Monday, January 25, 2010

A Nebraska Tradition... Homemade Egg Noodles

In a sign of her ever-increasing domesticity, having been a married lady for nearly two years now, the Number One daughter asked her father to teach her how to make homemade egg noodles.

She expressed dismay when she saw the classic Betty Crocker cookbook opened on the counter to the recipe for egg noodles - she thought the recipe had been handed down from generation to generation in her family. Which, truly it has, only via Betty Crocker.

The day started a little earlier than the girls may have liked. An evening that began at Ole's Big Game Steakhouse and Lounge, then on to 5 Trails Winery in Paxton ended at the Longhorn Bar (Or as the Nebraska Outback family affectionately calls it, either the 'Horn or the Longbranch). For mom and dad, the evening ended much earlier, so we had no pity on the night owls. After the ingredients were all assembled, came the measuring, carefully leveling off the flour in the cup. Then the careful separation of the eggs. To his credit, the Mister actually let each one of the girls try their hand at separating an egg, rather than doing it all himself. It is a trial for him – you know, they might not do it right! After that the aerobic workout begins, hand mixing, then kneading. The daughter’s friend got the honors for all of this, as her hands were already gooey. No sense in making more of a mess than was already in progress.To make sure they do it right, the Mister stands close by.Lots of flour is called for, to make sure they don't stick to the surface (sorry, no cloth covered board here). And the action moves to the dining room table, to get the proper angle for the kneading. The girls might have skimped a little on the ten minutes of kneading called for in the recipe, but Dad is anxious to make sure they do the rolling out properly. I think they've got the idea.
Now dad has to demonstrate the proper rolling up technique. Note that the dough had to sit to dry for quite a while - until the edges turn crusty.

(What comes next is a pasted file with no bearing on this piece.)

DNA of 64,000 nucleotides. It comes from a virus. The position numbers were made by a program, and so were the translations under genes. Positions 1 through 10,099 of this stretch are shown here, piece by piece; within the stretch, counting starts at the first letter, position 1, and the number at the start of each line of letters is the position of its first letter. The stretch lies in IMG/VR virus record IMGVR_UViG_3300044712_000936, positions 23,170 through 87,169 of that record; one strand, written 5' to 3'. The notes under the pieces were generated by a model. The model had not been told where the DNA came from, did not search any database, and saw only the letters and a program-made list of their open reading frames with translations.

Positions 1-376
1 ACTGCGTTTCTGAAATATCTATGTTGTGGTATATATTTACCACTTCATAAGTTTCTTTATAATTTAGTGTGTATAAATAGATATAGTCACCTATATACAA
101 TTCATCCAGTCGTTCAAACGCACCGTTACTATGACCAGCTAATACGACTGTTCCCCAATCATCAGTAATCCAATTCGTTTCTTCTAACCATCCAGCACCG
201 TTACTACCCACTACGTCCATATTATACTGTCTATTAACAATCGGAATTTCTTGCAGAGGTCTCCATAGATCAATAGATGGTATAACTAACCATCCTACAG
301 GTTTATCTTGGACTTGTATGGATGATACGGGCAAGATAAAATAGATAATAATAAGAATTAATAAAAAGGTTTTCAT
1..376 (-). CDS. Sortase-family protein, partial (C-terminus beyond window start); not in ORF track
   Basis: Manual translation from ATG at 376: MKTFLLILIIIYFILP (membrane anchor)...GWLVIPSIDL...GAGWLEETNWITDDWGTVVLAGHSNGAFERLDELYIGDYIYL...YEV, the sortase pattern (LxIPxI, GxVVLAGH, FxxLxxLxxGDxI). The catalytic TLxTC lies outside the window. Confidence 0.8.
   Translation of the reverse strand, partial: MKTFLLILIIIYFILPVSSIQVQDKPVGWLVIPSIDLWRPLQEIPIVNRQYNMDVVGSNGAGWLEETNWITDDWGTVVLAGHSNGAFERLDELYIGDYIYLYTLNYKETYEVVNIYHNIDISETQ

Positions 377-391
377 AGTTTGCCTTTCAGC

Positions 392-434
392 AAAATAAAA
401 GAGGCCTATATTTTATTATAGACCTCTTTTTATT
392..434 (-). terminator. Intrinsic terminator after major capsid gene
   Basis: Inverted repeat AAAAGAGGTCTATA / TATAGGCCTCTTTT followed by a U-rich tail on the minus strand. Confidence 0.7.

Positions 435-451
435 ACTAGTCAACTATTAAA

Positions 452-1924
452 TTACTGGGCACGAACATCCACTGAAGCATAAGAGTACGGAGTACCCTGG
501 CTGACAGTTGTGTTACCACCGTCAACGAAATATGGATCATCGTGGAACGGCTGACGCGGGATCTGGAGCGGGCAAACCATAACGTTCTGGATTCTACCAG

Only the thinnest of egg noodles will satisfy the Mister in his chicken and noodles.
He's got to make sure they're doing it right.
He's not going to let them get away with making them too thick.
Now there's nothing left to do but go on a ROAD TRIP while the noodles dry completely.
So we head for the hills. It's a beautiful day for a drive in the Sandhills, up to the ranch where we startle a Mule deer doe in the trees.
She stands and watches for awhile before she decides it's time to get the heck out of Dodge.



Of course, she really put some distance between herself and us when we started target practicing. No, we weren't aiming at the deer with a .22 pistol - it was only an aluminum can.
We had quite an audience. The resident bulls had to see what all the noise was about.
In case you were wondering, this friendly soul is #1409.
The water has to keep flowing so the tank doesn't freeze, but the overflow has frozen into quite an ice berg.
It was no match for the Mister's Ford F150, though. It hardly skittered while crossing the ice.
And now we're back home, the noodles are dry, and it's time to put the chicken on.
Thanks for stopping by. The coffee is always on.
Oh, and here's the recipe, according to Betty Crocker and family tradition:
2 cups all-purpose flour
3 egg yolks
1 egg
2 teaspoons salt
1/4 to 1/2 cup water
Measure flour into bowl; make a well in the center and add egg yolks, whole egg and salt. With hands, thoroughly mix egg into flour. Add water, 1 tablespoon at a time, mixing thoroughly after each addition. (Add only enough water to form dough into a ball.)
Turn dough onto well-floured cloth-covered board; knead until smooth and elastic, about 10 minutes. Cover, let rest 10 minutes.
Divide dough into 4 equal parts. Roll dough, 1 part at a time, into paper-thin rectangle, keeping remaining dough covered. Roll rectangle around rolling pin; slip out rolling pin.
Cut dough crosswise into 1/8-inch strips for narrow noodles and 1/4-inch strips for wide noodles. Shake out strips and place on towel to dry, about 2 hours.
When dry, break dry strips into smaller pieces. Cook in 3 quarts boiled salted water (1 tablespoon salt) 12 to 13 minutes or until tender. Drain thoroughly.

ShareThis